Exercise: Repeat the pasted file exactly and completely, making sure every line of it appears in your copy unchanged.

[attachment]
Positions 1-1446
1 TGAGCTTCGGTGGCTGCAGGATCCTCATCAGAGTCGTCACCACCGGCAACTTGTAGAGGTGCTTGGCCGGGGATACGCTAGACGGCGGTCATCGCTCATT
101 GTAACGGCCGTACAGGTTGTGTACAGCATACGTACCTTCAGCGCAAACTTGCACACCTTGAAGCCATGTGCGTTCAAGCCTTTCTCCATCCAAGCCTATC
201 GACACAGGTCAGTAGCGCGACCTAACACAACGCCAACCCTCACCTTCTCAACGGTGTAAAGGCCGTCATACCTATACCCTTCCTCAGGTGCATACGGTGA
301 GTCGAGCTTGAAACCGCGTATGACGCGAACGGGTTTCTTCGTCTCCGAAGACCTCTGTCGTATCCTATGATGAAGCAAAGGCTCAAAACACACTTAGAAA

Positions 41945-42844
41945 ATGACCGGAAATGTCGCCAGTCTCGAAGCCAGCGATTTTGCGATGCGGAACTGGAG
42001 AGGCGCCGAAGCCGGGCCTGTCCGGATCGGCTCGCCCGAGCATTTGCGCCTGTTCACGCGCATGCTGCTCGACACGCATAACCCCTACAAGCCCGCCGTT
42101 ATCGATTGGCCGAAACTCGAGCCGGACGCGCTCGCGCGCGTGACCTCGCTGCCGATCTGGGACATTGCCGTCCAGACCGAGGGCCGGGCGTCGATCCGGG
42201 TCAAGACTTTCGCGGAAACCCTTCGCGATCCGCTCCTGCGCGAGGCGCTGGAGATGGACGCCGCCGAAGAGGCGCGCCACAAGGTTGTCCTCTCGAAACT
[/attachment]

Positions 1-1446
1 TGAGCTTCGGTGGCTGCAGGATCCTCATCAGAGTCGTCACCACCGGCAACTTGTAGAGGTGCTTGGCCGGGGATACGCTAGACGGCGGTCATCGCTCATT
101 GTAACGGCCGTACAGGTTGTGTACAGCATACGTACCTTCAGCGCAAACTTGCACACCTTGAAGCCATGTGCGTTCAAGCCTTTCTCCATCCAAGCCTATC
201 GACACAGGTCAGTAGCGCGACCTAACACAACGCCAACCCTCACCTTCTCAACGGTGTAAAGGCCGTCATACCTATACCCTTCCTCAGGTGCATACGGTGA
301 GTCGAGCTTGAAACCGCGTATGACGCGAACGGGTTTCTTCGTCTCCGAAGACCTCTGTCGTATCCTATGATGAAGCAAAGGCTCAAAACACACTTAGAAA

Positions 41945-42844
41945 ATGACCGGAAATGTCGCCAGTCTCGAAGCCAGCGATTTTGCGATGCGGAACTGGAG
42001 AGGCGCCGAAGCCGGGCCTGTCCGGATCGGCTCGCCCGAGCATTTGCGCCTGTTCACGCGCATGCTGCTCGACACGCATAACCCCTACAAGCCCGCCGTT
42101 ATCGATTGGCCGAAACTCGAGCCGGACGCGCTCGCGCGCGTGACCTCGCTGCCGATCTGGGACATTGCCGTCCAGACCGAGGGCCGGGCGTCGATCCGGG
42201 TCAAGACTTTCGCGGAAACCCTTCGCGATCCGCTCCTGCGCGAGGCGCTGGAGATGGACGCCGCCGAAGAGGCGCGCCACAAGGTTGTCCTCTCGAAACT